Perhaps this is why educators have taken so enthusiastically to Second Life. Certainly, the papers of the Second Life Education Workshop 2007 show educators engaging with the environment in an experimental and even improvisatory way that nevertheless is guided by the literature (both ancient and modern) and references it freely in analysing results and outcomes. It is clear from reading these accounts and case studies that educators have a great deal more conceptual scaffolding than the average training manager to help them in undertaking experimental projects. It is also clear that educators have far greater leeway in the degree of experimentality they allow themselves. Many of the projects undertaken together by educators and their students in Second Life are clearly designed to foster learning about the process of learning. And often the content of what they are studying is Second Life itself.
Such activity has almost no place within the organisational context and is even rare within large technology companies such as IBM. Organisations will inevitably be reluctant to put valuable tranches of training budget on the line in what is clearly an unproven environment, if the type of research being seen within it is so early-stage. Hard-pressed heads of learning and development (whose wages are on the rise compared to other HR functions for the first time, perhaps reflecting the increasing complexity of their jobs) have more options for training delivery than ever before at their fingertips. Though game-based approaches are increasingly being looked at as a serious option, virtual world learning, which at the moment is liable to look hopelessly blue sky to most people, is liable to be quite a way down the pecking order and is probably many years off becoming an accepted form of organisational learning.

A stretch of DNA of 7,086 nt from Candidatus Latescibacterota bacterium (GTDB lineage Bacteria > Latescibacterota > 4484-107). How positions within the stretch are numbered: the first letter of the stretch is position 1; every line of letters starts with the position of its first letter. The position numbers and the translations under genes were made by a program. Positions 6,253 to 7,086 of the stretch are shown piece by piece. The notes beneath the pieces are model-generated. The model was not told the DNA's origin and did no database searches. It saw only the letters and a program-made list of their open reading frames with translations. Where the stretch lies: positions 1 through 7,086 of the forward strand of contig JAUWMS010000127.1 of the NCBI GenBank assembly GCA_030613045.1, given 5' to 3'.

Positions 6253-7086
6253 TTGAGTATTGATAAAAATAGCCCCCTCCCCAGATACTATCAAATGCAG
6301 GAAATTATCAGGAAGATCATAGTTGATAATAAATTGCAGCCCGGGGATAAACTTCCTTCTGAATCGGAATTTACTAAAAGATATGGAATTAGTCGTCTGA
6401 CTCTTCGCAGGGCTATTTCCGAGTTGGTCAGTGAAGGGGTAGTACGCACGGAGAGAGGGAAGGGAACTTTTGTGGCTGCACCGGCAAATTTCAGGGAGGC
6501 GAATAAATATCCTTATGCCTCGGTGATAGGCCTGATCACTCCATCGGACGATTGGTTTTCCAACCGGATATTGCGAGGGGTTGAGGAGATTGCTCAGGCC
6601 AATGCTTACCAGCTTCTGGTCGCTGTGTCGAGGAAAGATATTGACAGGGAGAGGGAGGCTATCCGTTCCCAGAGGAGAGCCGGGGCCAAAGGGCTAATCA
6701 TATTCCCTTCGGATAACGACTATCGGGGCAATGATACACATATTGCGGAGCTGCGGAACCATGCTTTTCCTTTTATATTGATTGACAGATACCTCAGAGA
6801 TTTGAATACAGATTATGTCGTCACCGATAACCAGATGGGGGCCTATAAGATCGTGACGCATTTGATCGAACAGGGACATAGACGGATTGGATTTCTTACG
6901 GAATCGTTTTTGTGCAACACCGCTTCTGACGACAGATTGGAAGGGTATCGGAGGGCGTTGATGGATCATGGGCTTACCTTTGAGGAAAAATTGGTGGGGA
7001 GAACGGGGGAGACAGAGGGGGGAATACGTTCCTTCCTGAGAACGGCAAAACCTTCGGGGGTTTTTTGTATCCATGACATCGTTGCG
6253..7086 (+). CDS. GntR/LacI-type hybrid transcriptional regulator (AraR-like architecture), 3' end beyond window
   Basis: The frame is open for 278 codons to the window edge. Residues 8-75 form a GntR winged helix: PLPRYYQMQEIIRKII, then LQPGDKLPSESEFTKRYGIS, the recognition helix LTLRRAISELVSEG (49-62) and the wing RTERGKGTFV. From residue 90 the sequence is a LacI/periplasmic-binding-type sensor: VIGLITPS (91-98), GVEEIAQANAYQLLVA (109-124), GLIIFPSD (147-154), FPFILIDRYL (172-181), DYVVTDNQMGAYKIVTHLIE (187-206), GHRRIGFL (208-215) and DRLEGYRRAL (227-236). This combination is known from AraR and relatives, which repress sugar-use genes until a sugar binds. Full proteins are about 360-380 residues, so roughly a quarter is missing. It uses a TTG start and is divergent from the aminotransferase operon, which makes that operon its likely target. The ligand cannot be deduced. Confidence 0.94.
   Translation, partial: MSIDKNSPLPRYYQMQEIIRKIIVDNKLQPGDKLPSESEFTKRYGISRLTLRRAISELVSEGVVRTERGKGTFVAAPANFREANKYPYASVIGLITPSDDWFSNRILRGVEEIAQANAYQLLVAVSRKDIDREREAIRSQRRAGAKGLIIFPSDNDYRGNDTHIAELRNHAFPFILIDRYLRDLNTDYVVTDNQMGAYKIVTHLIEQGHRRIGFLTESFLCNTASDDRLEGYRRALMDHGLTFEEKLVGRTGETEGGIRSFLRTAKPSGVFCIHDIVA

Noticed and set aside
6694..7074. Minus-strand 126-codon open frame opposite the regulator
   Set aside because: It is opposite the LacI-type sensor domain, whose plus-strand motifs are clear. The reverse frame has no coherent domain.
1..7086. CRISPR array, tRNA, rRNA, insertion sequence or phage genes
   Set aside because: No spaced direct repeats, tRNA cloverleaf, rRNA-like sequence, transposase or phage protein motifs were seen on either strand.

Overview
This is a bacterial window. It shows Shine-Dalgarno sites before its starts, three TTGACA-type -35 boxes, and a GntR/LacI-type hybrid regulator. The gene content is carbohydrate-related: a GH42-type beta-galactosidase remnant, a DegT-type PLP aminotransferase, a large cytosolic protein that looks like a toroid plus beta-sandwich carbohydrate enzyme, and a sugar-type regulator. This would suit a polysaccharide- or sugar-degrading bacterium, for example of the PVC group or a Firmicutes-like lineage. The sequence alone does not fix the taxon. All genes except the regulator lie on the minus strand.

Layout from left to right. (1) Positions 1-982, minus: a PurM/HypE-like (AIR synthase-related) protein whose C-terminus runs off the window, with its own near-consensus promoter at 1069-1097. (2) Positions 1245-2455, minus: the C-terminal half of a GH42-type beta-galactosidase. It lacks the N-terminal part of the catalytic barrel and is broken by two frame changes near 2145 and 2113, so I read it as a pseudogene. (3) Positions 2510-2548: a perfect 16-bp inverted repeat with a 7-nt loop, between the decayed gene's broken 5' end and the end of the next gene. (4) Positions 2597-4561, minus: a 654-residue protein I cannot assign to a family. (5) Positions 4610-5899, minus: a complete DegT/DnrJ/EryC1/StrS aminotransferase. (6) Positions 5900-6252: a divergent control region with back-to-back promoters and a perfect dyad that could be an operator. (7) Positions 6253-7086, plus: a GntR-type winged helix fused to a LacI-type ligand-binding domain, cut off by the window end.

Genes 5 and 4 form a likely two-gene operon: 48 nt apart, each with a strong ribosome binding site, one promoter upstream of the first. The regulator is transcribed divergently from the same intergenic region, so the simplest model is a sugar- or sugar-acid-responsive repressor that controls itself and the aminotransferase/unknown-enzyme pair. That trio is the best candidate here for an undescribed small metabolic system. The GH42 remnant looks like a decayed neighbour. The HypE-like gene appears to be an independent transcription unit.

In the short term at least we would expect to see innovation in this area, outside the defence and disaster sectors where it seems to be thriving, continuing to be led by educators - something new within the field of e-learning.
John Helmer

Reilly, M. (2007) Let airport staff ‘kill’ baddies for better security New Scientist, 2628, 6 November 2007 [Online]. Available from (subscription required for full article) [Accessed 19/1/08]